The National Oceanic and Atmospheric Administration outlook for the summer months shows that the Eastern Shore of Virginia is slightly favored to have a summer that is warmer than normal.
A&N Electric Cooperative urges its members to take step to deal with summer temperatures and to monitor their energy use to help control their electricity costs.
In the summer, air conditioning uses a large chunk of your home energy dollar. Make sure your system is operating properly by having a HVAC technician check to verify your system is moving the correct amount of air and that your system is properly charged. They can also check for duct leaks. Leaks that are found should be sealed. Air escaping through leaks is not keeping you cool and is costing you more money. Return filters should be checked monthly and changed when necessary.
“During extremely hot weather, your cooling system will work harder to close the gap between higher outdoor temperature and the cooler thermostat setting inside your home,” said A&N Electric Cooperative Communications Specialist Jay Diem.
To reduce the difference in temperature between the two, and lower your cooling costs, set the thermostat as high as you can while maintaining your comfort level. The cooperative recommends 78 degrees, but understands members’ comfort levels vary.
Using a ceiling fan in conjunction with your air conditioning can allow you to increase the thermostat setting to about four degrees higher with little to no reduction in comfort levels. Just remember that ceiling fans help cool people, not spaces. A ceiling fan running in an unoccupied room is not helping you save on your cooling bill. Turn off the fan when you leave the room.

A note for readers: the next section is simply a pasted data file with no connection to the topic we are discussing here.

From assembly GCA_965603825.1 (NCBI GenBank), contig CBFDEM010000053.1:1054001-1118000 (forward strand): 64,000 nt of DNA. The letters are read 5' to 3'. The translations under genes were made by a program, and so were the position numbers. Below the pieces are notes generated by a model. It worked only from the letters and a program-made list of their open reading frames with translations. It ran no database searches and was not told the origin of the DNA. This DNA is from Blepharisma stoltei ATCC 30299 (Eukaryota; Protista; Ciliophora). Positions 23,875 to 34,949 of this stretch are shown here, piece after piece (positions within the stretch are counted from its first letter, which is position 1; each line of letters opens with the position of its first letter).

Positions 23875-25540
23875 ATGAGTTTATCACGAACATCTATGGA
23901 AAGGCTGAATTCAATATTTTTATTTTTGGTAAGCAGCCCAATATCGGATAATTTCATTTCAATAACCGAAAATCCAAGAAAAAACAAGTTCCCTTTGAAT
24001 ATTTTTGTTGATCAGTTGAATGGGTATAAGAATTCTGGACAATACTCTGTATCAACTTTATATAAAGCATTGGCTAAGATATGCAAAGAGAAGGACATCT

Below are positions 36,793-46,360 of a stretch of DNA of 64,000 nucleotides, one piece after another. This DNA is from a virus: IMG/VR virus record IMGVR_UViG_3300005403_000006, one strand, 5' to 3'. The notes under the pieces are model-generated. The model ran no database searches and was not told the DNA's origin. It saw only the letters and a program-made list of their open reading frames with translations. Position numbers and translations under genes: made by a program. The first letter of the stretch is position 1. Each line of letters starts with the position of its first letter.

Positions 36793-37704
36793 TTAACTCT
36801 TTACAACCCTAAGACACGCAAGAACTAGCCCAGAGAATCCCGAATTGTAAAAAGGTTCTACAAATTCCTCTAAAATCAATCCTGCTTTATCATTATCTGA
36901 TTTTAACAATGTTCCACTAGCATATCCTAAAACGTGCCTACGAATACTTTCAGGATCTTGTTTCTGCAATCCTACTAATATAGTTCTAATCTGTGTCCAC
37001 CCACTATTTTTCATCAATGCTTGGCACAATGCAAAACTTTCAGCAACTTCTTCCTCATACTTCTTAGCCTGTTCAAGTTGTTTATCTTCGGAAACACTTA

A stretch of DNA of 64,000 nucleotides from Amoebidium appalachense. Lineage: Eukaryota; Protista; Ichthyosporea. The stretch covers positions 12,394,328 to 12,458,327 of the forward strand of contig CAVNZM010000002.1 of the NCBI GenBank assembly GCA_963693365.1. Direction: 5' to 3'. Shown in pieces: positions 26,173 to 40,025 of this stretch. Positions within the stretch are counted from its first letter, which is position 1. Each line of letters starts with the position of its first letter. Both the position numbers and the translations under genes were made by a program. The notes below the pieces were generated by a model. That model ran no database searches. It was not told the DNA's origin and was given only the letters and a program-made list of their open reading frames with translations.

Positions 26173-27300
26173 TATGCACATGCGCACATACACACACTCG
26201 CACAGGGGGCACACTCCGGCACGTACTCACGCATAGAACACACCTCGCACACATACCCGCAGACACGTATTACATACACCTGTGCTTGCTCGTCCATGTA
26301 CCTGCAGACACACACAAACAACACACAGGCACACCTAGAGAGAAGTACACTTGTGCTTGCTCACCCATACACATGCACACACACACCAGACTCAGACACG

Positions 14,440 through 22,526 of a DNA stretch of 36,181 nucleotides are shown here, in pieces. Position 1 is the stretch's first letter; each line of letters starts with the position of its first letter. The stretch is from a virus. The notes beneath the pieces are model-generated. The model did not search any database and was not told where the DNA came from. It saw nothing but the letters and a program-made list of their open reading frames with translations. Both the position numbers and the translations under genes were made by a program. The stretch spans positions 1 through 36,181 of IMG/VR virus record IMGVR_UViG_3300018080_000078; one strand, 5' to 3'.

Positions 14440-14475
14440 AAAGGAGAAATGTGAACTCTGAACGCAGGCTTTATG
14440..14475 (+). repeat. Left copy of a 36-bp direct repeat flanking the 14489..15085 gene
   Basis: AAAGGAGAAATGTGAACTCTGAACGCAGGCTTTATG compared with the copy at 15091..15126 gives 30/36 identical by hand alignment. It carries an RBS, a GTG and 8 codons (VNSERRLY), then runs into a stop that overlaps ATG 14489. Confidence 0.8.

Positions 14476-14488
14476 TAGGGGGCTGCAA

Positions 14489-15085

During the hottest months, it’s more critical to replace any remaining incandescent bulbs with LEDs. The waste heat the old bulbs produce impacts energy use and creates wasteful and unwanted heat. This is heat that works against your cooling system.
When able, cook outdoors on a grill. The heat an oven and stovetop produce can also work against your cooling system. Using a microwave instead of the stove is another way to reduce heat produced in your home.
An easy, no cost solution to reducing your cooling needs are to close window curtains and shades during the day to help keep heat out of your home.
You can also invest in a programmable thermostat to adjust the settings a few degrees higher when no one is home or when your family is sleeping.
How you use hot water in your home can also contribute to your energy bill. Your water heater works with many of your home’s other systems. Make sure your water heater is set to the recommended 120° F. Try washing clothes with cold water, use warm or hot water for very dirty loads only.
Co-op members who have questions about their energy use are urged to call one of the cooperative’s member services representatives at 787-9750. They are happy to discuss your energy use, and if needed, schedule an in-home audit to try and identify areas to help you save.
For more information, and ways to save on your energy bill, log onto www.anec.com.